Crediting carbon trade is usually carried out municipally or regionally, although it may also be based on international goals and policies.


5). Regional Carbon Trading (as one of the Types of Carbon Trading)

Regional carbon trading is any carbon trading system or scheme whose relevance and implementation are restricted to a relatively-small and well-defined geographic or socioeconomic region.

It is most common for regional carbon trading to be enforced within a country, in which case it is also referred to as municipal carbon trading.

Other variants of regional carbon trading include sector and industry-based trade systems.

Regional carbon trading is usually applied to meet regional targets, and is very effective in this regard.


6). International Carbon Trading

As the opposite of regional or municipal trading, international carbon trading is concerned with the enforcement of carbon market policies across national and socioeconomic boundaries.

It is effective for meeting goals defined by international protocols, but could be difficult to manage due to differences in economic, social and environmental conditions across such borders.


7). Inter-participant Carbon Trading (as one of the Types of Carbon Trading)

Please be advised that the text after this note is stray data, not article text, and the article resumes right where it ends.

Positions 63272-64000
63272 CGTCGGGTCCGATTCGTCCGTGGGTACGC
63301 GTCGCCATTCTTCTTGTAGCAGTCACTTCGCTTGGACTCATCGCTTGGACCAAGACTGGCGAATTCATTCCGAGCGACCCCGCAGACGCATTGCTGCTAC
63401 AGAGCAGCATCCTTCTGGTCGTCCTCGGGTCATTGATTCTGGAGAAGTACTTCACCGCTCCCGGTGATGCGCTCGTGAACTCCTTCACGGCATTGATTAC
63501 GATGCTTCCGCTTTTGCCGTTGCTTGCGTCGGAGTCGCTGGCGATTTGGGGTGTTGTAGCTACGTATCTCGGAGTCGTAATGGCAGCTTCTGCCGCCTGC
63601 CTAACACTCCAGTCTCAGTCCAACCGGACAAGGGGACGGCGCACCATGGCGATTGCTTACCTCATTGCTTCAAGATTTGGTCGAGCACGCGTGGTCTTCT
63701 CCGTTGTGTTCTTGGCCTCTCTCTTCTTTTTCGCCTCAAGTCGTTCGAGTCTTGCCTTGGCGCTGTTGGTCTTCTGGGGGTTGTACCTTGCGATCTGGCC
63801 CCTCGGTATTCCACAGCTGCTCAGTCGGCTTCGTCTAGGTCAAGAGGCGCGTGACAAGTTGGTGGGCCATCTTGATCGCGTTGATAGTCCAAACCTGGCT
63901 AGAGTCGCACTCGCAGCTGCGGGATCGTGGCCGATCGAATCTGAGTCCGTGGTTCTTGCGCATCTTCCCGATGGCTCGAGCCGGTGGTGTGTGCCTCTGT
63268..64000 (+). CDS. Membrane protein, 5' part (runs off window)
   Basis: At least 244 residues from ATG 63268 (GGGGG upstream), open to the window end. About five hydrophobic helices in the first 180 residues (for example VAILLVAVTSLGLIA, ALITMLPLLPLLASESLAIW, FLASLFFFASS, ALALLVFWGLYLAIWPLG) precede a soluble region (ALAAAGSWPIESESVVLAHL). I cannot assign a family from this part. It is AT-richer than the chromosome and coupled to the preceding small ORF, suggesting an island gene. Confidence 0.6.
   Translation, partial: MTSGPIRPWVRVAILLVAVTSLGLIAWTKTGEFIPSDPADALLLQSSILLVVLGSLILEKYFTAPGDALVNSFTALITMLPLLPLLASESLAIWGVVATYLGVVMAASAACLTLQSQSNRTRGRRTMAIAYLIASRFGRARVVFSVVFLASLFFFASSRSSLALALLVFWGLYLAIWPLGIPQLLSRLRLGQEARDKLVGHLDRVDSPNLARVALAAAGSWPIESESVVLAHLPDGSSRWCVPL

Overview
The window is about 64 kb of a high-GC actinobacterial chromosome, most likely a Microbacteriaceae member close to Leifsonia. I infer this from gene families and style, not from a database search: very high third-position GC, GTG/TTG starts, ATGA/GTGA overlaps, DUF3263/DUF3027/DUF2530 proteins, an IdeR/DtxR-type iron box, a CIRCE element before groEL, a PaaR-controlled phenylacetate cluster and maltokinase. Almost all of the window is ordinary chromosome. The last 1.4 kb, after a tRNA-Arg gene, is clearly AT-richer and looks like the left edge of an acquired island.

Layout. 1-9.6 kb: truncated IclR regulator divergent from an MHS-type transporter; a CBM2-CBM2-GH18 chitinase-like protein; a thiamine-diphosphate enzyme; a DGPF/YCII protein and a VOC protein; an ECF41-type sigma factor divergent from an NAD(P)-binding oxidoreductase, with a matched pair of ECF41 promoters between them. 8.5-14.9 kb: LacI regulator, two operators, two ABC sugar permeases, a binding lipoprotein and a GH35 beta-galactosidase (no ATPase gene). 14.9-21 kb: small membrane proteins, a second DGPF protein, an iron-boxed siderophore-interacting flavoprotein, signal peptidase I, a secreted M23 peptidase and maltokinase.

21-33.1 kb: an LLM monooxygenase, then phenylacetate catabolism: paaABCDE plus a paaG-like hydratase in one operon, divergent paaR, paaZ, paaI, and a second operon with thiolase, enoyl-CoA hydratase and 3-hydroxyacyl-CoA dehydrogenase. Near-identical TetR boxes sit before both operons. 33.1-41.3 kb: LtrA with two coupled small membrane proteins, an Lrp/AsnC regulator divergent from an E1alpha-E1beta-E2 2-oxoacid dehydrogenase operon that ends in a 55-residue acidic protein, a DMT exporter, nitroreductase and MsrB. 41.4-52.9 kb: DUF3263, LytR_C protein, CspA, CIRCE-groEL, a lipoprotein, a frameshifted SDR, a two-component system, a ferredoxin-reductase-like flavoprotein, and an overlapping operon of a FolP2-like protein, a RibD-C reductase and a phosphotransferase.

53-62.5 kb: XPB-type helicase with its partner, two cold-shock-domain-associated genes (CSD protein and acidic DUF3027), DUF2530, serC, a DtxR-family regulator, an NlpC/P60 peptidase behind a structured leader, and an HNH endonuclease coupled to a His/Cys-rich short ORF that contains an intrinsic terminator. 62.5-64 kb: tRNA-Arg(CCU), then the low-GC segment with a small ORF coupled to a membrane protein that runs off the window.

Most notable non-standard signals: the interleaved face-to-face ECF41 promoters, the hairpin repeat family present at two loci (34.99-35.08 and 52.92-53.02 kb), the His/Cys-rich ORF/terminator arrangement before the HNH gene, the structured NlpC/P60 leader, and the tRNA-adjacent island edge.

As the name implies, inter-participant trading is a type of carbon trading that occurs among participants in the carbon market.

These participants include various industries, firms and organizations which are all subject to carbon trade regulations.

Inter-participant trading usually takes the form of subsidized exchanges of excess carbon credits, and may be permitted or prohibited based on existing rules in any given carbon market.



Types of carbon trading are;

1. Voluntary Carbon Trading

2. Compliance or Enforced Carbon Trading

3. Limiting Carbon Trading

4. Crediting Carbon Trading

5. Regional Carbon Trading

6. International Carbon Trading

7. Inter-participant Carbon Trading



1). Kelly, E.; Schmitz, M. B. (2016). “Forest offsets and the California compliance market: Bringing an abstract ecosystem good to market.” Geoforum 75(2):99-109. Available at: https://doi.org/10.1016/j.geoforum.2016.06.021. (Accessed 4 November 2022).

2). Shi, B.; Li, N.; Gao, Q.; Li, G. (2022). “Market incentives, carbon quota allocation and carbon emission reduction: Evidence from China’s carbon trading pilot policy.” Journal of Environmental Management 319(2):115650. Available at: https://doi.org/10.1016/j.jenvman.2022.115650. (Accessed 4 November 2022).

3). Taiyab, N. (2005). “The Market for Voluntary Carbon Offsets: A New Tool for Sustainable Development.” Available at: https://www.iied.org/14513iied. (Accessed 4 November 2022).